Caught up in the ex­cite­ment, it was a while be­fore I no­ticed my mother, sit­ting on the porch, shading her eyes from the sun. It took me a mo­ment to re­alise that a tear was trick­ling down her cheek. Stunned, I looked at her. She had changed in the past two months. Her face was thin and drawn, her sal­war suit hung loosely on her. How had I not no­ticed that? How much weight had she lost af­ter papa died? Had I been self­ish – think­ing of my­self, my grief and my needs, while my mother had borne the loss of her hus­band, dealt with the sale of the house and mov­ing to In­dia? Over­come with con­cern and shame, I walked to her.

She wiped her eyes and smiled at me, pre­tend­ing ev­ery­thing was nor­mal. I clutched her hand in mine and rested my hand on her shoul­der. There was a lot I wanted to say, a lot that needed to be said. But I felt tongue-tied. She brushed off some of the ver­mil­lion colour that had fallen on her pris­tine white sal­war suit. Tra­di­tion dic­tated that wid­ows avoid play­ing Holi – for how long, I was not sure. But I knew that for my mother, it was much more than that. She did not wish to par­tic­i­pate in such fri­vol­ity so soon af­ter the death of her hus­band. Re­spect­ing her feel­ings, the fam­ily had left her alone. In def­er­ence of her feel­ings, my nana and nani too sat on the side, watch­ing the fes­tiv­i­ties from a dis­tance.

“I am sorry, mom,” I said, my eyes wa­ter­ing.

“Why are you cry­ing, Ridhi? Is ev­ery­thing okay?” she asked, wip­ing the tears from my eyes.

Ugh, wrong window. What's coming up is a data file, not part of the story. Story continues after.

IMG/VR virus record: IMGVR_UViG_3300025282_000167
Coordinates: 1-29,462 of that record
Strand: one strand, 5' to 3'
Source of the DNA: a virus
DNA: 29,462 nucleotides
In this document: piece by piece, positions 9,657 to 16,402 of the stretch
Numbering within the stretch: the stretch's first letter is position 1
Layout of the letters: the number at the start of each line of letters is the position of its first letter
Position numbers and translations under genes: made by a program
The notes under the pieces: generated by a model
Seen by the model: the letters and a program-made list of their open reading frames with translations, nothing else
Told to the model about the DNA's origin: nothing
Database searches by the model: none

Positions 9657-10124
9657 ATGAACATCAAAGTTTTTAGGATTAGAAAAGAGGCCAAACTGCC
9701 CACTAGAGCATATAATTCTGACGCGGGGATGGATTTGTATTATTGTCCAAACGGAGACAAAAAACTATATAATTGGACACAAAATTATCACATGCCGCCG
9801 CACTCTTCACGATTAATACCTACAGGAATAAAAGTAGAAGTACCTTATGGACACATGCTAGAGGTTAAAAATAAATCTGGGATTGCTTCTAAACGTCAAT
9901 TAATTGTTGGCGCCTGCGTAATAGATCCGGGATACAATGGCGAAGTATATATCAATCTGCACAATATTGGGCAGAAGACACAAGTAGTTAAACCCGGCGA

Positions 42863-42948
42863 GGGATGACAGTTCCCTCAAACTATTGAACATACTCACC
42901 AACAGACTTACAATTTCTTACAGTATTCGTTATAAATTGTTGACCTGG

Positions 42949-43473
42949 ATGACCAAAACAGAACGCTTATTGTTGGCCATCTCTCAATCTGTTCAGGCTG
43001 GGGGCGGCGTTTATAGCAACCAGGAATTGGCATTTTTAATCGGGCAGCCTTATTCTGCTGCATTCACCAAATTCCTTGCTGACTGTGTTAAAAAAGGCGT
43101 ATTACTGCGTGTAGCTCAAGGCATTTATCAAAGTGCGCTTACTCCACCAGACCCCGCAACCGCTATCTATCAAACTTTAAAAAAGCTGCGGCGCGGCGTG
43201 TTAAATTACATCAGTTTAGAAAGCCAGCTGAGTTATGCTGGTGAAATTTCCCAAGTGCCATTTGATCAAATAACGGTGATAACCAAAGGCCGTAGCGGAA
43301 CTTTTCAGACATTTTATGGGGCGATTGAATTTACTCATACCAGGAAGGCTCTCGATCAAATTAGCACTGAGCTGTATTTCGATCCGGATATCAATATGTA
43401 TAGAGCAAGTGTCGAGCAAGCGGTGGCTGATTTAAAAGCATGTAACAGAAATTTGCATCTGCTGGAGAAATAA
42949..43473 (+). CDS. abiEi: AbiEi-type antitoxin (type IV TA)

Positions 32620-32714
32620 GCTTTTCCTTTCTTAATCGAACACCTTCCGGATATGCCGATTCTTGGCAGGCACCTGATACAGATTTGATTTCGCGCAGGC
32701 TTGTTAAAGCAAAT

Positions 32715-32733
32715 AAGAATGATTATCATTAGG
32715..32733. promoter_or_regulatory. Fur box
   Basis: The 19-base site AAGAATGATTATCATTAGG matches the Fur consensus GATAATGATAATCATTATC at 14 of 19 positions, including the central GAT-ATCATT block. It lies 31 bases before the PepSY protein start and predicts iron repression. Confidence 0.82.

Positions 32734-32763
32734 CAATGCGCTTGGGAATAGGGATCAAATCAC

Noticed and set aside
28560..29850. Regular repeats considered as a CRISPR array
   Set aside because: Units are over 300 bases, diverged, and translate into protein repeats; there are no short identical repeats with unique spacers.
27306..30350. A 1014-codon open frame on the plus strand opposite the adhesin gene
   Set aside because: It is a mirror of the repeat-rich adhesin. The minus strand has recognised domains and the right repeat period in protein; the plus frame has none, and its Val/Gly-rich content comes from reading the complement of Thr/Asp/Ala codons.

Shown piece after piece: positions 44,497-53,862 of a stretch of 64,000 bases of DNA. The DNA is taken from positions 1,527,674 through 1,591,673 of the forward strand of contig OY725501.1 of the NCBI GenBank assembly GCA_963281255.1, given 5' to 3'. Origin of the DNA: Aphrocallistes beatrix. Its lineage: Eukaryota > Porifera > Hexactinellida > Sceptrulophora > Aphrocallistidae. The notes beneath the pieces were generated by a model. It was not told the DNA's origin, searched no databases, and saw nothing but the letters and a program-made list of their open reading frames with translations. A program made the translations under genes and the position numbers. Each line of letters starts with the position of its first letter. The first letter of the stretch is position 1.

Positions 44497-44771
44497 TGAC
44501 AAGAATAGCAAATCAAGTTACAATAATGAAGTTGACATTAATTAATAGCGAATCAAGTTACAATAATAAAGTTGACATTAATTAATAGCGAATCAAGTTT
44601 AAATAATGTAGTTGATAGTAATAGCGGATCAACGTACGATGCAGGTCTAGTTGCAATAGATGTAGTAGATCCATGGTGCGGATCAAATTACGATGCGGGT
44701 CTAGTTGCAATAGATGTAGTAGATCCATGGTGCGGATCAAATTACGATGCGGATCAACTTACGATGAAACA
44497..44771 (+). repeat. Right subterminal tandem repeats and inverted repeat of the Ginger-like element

“I have been so self­ish, I never re­alised. I should have been more sen­si­tive to your feel­ings. All the time I was up­set about papa, I didn’t think that you too had suf­fered a loss. In­stead of stand­ing by you, sup­port­ing you, I cre­ated more prob­lems for you. I love you so much, mom!” The tears find­ing a path down the smears of colour on my face, rolled down my cheeks, the red blobs of colour mixed with tears fall­ing on my shorts.

“You have not been self­ish! You are 16 years old, and you just lost your fa­ther! And to top it all, I had to bring you to In­dia to start a new life. I have asked a lot from you, Ridhi. And you have tried your best to ad­just. If you don’t like it here, I prom­ise we will go back. We have the money from the house and I will try to look for a job. At a su­per­mar­ket or some­thing. Every­one has to be­gin some­where. I will learn given time. It won’t be easy, but we will make it.”

I looked at my cousins, sit­ting on the flowerbed un­der the tree wait­ing for me, so we could go back to play­ing. I looked at the con­cerned faces of my nana and nani as they sat nearby, watch­ing me and my mother. What dif­fer­ence did it make where you were as long as you had such a lovely fam­ily to care for you, to love you? I asked my­self.

“I want to stay here,” I said, giv­ing my mother a hug. Her eyes glow­ing with love and hap­pi­ness, my mother hugged me back.

“You have not been self­ish! You are 16 years old, and you just lost your fa­ther! And to top it all, I had to bring you to In­dia to start a new life. I have asked a lot from you, Ridhi. And you have tried your best to ad­just. If you don’t like it here, I prom­ise we will go back.”

He had lain on the hos­pi­tal bed, tubes snaking in and out of his body for the bet­ter part of a month.